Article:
Recruiting rewind: All-Big Ten offense

After all of our hand-wringing about the official All-Big Ten teams, we hope you took the time to check out our picks on Monday.

It's always fun to look back at where the All-Big Ten selections ranked as recruits coming into their respective schools. Who matched the hype? Who exceeded it? The ESPN Recruiting database gives us a glimpse. Before you start complaining about why other recruiting services aren't used, that's not my call. This is the way we're going on these posts, so deal.

For each All-Big Ten selection, I've listed the scouting grade, which is explained here, along with where they ranked nationally overall (if applicable), by position and within their region. Note: Not all region and state rankings are available, so the Scout Grade and the national position rankings are most significant. I also list quotes from recruiting analysts about the prospects at the time (if available).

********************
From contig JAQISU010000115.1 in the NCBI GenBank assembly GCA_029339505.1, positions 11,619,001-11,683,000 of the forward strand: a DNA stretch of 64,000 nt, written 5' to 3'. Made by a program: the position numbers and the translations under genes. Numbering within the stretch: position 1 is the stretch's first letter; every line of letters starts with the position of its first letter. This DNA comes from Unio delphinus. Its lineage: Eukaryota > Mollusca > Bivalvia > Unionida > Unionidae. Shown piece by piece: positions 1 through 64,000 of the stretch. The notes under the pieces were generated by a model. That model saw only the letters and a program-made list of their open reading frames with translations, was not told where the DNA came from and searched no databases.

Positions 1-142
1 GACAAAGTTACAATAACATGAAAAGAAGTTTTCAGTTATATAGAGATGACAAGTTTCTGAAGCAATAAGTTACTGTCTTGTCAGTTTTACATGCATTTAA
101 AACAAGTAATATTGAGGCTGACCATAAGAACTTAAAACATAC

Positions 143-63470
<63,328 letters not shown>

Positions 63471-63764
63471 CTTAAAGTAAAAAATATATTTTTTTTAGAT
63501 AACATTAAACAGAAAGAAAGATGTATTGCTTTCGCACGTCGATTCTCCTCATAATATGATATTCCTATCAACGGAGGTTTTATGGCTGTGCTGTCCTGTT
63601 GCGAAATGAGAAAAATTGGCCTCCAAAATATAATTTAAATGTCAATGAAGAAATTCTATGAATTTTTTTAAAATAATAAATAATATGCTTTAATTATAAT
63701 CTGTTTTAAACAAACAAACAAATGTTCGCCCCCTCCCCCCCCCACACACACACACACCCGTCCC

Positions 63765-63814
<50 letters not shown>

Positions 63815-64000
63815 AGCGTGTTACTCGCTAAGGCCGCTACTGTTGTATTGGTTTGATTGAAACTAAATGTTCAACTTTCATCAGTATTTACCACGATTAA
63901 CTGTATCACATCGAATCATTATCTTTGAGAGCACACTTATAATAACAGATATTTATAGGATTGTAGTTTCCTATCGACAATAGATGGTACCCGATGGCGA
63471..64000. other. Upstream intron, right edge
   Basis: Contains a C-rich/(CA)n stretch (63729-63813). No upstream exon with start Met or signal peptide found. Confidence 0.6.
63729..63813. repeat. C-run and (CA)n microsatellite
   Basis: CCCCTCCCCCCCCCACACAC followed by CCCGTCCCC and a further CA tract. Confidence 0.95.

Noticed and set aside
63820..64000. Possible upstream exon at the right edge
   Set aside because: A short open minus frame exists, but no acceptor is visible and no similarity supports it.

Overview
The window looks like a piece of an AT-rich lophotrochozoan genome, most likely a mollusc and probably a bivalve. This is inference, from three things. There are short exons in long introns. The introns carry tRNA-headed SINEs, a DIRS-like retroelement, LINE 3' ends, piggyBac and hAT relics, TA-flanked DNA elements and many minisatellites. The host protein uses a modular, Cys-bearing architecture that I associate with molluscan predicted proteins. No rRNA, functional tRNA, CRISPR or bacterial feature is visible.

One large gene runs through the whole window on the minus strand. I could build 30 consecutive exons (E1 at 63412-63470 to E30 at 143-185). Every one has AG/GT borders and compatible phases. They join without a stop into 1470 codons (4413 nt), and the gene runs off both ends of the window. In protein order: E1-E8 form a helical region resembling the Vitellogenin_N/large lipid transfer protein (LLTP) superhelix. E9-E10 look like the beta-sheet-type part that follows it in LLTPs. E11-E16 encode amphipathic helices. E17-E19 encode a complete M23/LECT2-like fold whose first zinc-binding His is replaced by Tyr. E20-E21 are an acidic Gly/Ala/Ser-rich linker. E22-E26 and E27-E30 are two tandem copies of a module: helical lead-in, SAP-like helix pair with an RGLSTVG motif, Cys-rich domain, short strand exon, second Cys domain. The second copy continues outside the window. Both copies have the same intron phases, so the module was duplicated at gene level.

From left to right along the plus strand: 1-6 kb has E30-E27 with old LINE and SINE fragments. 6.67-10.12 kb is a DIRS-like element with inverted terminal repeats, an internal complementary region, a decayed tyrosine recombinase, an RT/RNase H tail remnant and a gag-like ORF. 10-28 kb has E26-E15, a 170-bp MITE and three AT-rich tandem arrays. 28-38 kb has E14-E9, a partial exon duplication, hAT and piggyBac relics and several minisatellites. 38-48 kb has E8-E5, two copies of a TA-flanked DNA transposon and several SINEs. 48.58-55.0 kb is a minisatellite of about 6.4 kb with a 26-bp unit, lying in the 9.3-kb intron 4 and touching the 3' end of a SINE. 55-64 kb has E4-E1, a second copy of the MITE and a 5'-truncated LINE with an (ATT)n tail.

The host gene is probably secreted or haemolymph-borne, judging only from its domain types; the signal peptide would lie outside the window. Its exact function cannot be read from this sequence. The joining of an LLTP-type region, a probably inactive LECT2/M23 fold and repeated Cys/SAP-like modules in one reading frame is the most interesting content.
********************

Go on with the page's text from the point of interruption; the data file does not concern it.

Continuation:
The first post takes a look at offense. The second will examine defense and special teams.


QB: Braxton Miller, Ohio State, Class of 2011 -- Scout Grade of 81, rated as nation's No. 4 quarterback and 80th best player, Ohio's No. 4 player and the No. 6 player in the Midwest region. Analysis: "This guy has really got some tools and is highly productive as a runner and passer. Miller and Teddy Bridgewater are very similar, only Miller is more fundamentally sound and consistent with his feet and delivery. He possesses adequate height and the frame to add bulk and strength. He is a true dual-threat that is advanced as a passer in comparison to most. He has a big arm and can make every single throw."